Accessible by boat only, Algodoal is an island less than 1°S of the Equator that took us back in time for a few days; almost a week actually. The lure of low-key surfing, cheap accommodation and white sand made it easy to get stuck here a bit longer than we anticipated. Sand roads which get scorching hot in the midday sun are trodden by barefoot locals and horse drawn carts – there are no cars. The kind of place that makes you want to curl up with a book and forget the rest of the world.
At low tide, the beaches sprawl as far as the eye can see, and then further still as the ocean disappears into puddles in the sand. Hard packed ocean floor makes a perfect yoga practice spot. My first practice on the beach was spectacular, no bugs and not a soul in sight. There is just something about practicing outside in such an environment and vast space when you’ve been cramped up in small rooms with no airflow. It`s easier to forget about the mechanics and get lost in the flow – the perfect way to start the day; after coffee of course.
At high tide the beach on the west side (where we were staying) is separated from the northern and eastern beaches by canals that meander through the centre of the island – requiring a “traverssa”, or boat to cross from beach to beach. Our timing had us at low tide during the day from about 9 am to 5, leaving us the area to explore on foot. Our attempt to walk showed us that getting around on foot wasn’t going to be so easy – at least not the route we took. One small canal remained between us and the next beach. Thinking we could walk it or swim across, lead us to get absorbed in the knee deep mud which inevitably borrowed our flips flops. We didn’t make it across but it was much more fun than taking the long way around.
When the tide rolled in, it did so with force; creating a swell and surf waves that varied from 3 – 6 feet, 10 m off shore, and 20 steps from our pousada. The problem was that by the time the surf was decent, it was filled with local talent for the hour or so of daylight that remained. For our first couple of nights we didn’t find anyone renting surf boards… and all the boards we saw were much smaller than either of us had ridden. We decided to observe, watch the sunset, and drink beer as the locals ruled the waves. There will be plenty of opportunity for us to surf further down the coast.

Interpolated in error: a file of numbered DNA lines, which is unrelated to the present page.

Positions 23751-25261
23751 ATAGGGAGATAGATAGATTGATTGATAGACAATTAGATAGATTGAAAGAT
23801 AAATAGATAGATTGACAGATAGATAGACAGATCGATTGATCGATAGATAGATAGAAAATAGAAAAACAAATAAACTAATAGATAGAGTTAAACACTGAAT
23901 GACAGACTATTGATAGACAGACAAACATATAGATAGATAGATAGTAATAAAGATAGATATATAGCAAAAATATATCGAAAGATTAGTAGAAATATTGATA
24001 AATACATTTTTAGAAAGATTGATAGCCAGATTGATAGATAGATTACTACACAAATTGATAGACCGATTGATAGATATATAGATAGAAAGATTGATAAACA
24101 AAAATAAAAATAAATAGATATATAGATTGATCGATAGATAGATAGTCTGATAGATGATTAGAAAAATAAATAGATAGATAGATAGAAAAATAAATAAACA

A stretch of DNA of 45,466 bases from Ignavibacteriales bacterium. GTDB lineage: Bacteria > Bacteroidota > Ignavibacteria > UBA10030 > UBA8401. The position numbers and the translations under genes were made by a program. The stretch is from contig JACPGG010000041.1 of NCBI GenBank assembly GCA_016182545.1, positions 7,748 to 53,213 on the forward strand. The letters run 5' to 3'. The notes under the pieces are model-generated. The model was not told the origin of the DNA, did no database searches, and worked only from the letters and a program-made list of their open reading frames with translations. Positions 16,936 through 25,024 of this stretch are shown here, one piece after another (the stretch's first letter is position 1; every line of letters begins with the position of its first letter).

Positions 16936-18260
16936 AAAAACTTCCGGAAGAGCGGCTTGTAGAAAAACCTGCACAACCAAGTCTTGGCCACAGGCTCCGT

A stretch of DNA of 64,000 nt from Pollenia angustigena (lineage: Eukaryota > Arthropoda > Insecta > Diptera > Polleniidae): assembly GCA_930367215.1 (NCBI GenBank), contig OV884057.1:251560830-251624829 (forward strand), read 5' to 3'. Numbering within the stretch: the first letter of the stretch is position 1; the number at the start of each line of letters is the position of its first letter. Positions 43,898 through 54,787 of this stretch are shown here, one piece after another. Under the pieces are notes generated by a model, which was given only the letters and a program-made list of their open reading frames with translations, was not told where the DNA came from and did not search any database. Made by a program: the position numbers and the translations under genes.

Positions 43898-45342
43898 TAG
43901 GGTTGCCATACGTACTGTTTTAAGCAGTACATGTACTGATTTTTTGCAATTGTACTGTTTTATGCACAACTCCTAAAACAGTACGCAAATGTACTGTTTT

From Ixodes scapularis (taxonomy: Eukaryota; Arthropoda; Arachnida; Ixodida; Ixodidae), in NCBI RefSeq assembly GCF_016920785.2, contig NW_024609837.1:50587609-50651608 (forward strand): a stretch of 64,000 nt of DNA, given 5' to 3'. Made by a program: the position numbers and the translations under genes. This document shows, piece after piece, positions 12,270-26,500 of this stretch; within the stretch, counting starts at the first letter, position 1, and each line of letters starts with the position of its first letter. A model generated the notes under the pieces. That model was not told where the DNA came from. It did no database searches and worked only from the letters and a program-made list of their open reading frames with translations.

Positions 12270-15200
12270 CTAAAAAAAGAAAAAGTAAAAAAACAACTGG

Our favourite, and most activity filled day was our second to last which took us to the opposite side of the island. Fortalezinha – a village we had been offered expensive horse cart rides to twice a day, we figured must be worth going to. We decided to walk, knowing that from the hand-drawn local map we would need a short traverssa to get to the foot path, and then we’d be about 2 hours on foot to the village. A boat wasn’t hard to find, for $6R we were taken on the slow 20 min ride to Caamboinha. En route, we spotted our first Scarlet Ibis. Whether they are sitting in the mud at low tide or taking flight overhead their contrast with the brown of the sand and light blue of the ocean and sky makes these crane-like red bird easy to spot. Damn, one of those moments we wish we had a camera.
At Camboinha, we connected with the foot path, and directed by the locals ventured off towards Fortalezinha, two hours away. After an hour, sand trails and hot sun made us think twice about continuing on – but we were determined, and hungry. It was interesting to see the vegetation change from sparse dry palms to thick forest, lined by striking clusters of creaking bamboo. We also spotted potentially the world’s largest ants, at nearly an inch long as they crossed our path. It was hot; we had water but were drawing more tired with each step. By the time we wanted to turn around or considered that we may have made a wrong turn and doubted how far we had come, we decided it was further to go back than to continue on. Twenty minutes later, we came upon a village where we asked “Onde a Fortalezinha?”, the girl answered us with, “A qui (“here”). We had made it. Finding the beach was easy. For some reason we thought that the tide would be in on this side of the island. We were wrong. We had just walked two hours in blistering hot sun just to have lunch. There was nothing else here. I`m sure it’s beautiful and lively when the tide is in, but when it’s out, the beach is muddy, the ocean is about 1km out and everyone is sleeping. We did, however, have an amazing fresh fish lunch accompanied with coconut brought to us by the local crazy man.
Our walk back to Camboinha seemed shorter. Conversation is so much different when you have a full belly, you know where you are going, and how far you have to go. It was a pleasant walk back. Back in Algodoal, we were totally exhausted but just on time to grab a beer and catch the end of a local football (soccer) match. Even the old guys are good!
Later that evening, we experienced our first and only power outage on the island. Not bad since Algodoal has had electricity for less than five years. Dinner by candlelight at our favorite local spot preceded an evening of card playing followed by fan-less (still no power) sticky sleep. We had to sleep with the door open to allow for some air flow. The next morning, we woke up with a dog under our bed. Paranoid he would bring with him fleas – we quickly shooed him away.
After a week, it was time to go back to the mainland. We were two hours early for the boat launch to cross back to Maruda. Luckily, we were entertained by a single dolphin that was frolicking in the canal beside the pier. It came within 4 feet of us as we waded out to get closer. It just kept circling the area, breaking the surface every few minutes, for over an hour. This made the time pass without a second thought.
Once we got back to Maruda, it was just a matter of finding a bus to get to São Luis. It would be a full day of travel